Angelique Andrade/Courier PCC Professor Lynora Rogacs and Assistant Professor Cheryl Beard hold one of the several bags of supplies provided by the college's newfound committee developed to help PCC's known homeless students, on Monday, October 5 2015. Along with these supplies, the students received backpacks, blankets, towels, Piazza food tickets, Chick-fil-A gift certificates, and school supplies. Items can be donated at C349.
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Two PCC professors are spearheading an effort to address the school’s homeless student population by collaborating with the city of Pasadena.

Angelique Andrade/Courier PCC Professor Lynora Rogacs and Assistant Professor Cheryl Beard hold one of the several bags of supplies provided by the college's newfound committee developed to help PCC's known homeless students, on Monday, October 5 2015. Along with these supplies, the students received backpacks, blankets, towels, Piazza food tickets, Chick-fil-A gift certificates, and school supplies. Items can be donated at C349.
Angelique Andrade/Courier
PCC Professor Lynora Rogacs and Assistant Professor Cheryl Beard hold one of the several bags of supplies provided by the college’s newfound committee developed to help PCC’s known homeless students, on Monday, October 5 2015.

Social Sciences professors Cheryl Beard and Lynora Rogacs are in the very early stages of trying to form a committee along with their office-mates in social sciences to address the homeless student population long-term while going into crisis-intervention mode in hopes to get these students supplies, services and shelter.

Beard said she stumbled onto the situation only about a week ago and Rogacs made a public comment at last week’s Academic Senate meeting to bring it to the school’s attention. They quickly put together care packages for the estimated six homeless students and delivered them to Rebecca Cobb, the dean of Student Life.

“[We’re] really at the beginning. Very, very beginning,” said Beard. They have reached out to the City of Pasadena to assist PCC with training and resources. According to Rogacs, the city has had success in reducing the homeless population locally and is on board to help PCC get these students the services they need.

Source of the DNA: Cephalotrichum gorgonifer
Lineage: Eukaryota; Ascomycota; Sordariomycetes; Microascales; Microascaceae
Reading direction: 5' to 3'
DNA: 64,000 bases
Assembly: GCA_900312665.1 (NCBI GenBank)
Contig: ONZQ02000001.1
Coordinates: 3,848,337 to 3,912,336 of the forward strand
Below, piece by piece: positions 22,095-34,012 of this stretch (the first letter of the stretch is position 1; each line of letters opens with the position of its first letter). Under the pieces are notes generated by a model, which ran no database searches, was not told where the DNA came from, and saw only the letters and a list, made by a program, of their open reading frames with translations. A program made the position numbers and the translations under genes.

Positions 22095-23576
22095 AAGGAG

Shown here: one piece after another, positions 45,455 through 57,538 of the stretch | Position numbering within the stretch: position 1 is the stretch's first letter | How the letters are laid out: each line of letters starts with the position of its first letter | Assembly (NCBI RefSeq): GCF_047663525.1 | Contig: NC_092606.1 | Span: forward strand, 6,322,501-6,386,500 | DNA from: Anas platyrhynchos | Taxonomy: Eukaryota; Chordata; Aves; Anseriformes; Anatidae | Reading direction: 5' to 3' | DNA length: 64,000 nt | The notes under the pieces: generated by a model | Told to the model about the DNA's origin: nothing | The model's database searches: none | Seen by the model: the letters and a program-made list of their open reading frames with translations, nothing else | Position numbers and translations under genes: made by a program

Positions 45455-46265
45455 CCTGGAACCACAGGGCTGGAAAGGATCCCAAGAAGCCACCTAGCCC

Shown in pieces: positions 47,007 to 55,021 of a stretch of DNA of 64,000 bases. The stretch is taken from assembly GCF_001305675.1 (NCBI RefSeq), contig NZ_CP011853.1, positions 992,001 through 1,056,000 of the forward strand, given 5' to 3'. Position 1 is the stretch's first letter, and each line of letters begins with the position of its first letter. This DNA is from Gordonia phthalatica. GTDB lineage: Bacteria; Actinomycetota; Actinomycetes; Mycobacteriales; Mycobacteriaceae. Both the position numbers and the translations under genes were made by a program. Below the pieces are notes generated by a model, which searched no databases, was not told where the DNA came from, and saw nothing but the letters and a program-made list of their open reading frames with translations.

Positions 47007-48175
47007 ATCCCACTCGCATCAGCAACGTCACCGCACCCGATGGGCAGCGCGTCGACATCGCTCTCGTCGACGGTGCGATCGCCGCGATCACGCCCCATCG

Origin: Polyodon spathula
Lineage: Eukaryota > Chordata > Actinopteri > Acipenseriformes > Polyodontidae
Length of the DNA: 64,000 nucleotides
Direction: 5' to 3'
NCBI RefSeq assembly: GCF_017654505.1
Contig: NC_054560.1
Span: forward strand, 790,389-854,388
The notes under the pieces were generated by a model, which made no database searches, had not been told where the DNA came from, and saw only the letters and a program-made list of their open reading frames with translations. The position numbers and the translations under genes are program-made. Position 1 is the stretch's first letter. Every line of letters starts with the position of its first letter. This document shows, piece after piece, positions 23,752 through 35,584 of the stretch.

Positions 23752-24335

Rogacs and Beard hope to implement a formal process to assist all faculty in identifying signs that a student may be homeless and establish a list of resources to better understand the social and psychological issues that are unique to homeless students. They also hope to have a permanent place for food and hygiene supply distribution.

They are working with the Food Recovery Network Club at PCC to get perishable foods but need a physical space with a refrigerator for students to access the food and hygiene supplies. Together they are discussing plans to raise funds to have a store of sorts with supplies available in non-descript recyclable bags.

“Everybody wants to help, we just got to march in the same direction,” said Beard.

Rogacs and Beard also realize they are dealing with a very sensitive situation and understand that these students want their privacy and often to remain anonymous. Some of the students may be athletes, or young women concerned for their safety. It’s likely they are dealing with the stigma associated with being homeless.

“It’s heartbreaking. In this wealthy community, we can do better,” said Beard.

According to USA Today, the Free Application for Federal Student Aid (FAFSA) reported there were approximately 58,000 homeless students across the nation in 2013. Beard said she is amazed that even being homeless, these students still choose to get an education here at PCC. She knows they haven’t given up hope.

“It’s up to their PCC family to help them,” said Rogacs.

Rogacs said there are many reasons students are homeless or just need help financially. She said it can be as simple as they need help filing for assistance. But when it’s more complicated, PCC needs a protocol and steps to identify the situation and help students get the assistance they need.

Many of these forms require a student to give a permanent address, which complicates the situation. They may not have a phone or transportation to get them to the appointments they need.

Beard believes it may take into the next year, but they plan to get everyone trained from the janitors to the president. The process may be just beginning but the professors in social sciences are reaching out to the community and students for help. They have put a “band-aid” on it said Beard by getting them some quick supplies and food, but “the weather is changing.”

Rogacs and Beard are considering keeping supplies for homeless students in their office, room C349, and encourage students to bring by supplies that can easily fit into a backpack. They do not recommend confronting students they think may be homeless and to respect their privacy, but encourage reporting it to campus police or PCC faculty.

“We’re not going to stop until everybody on this campus is trained to stop this, to say something,” said Beard.

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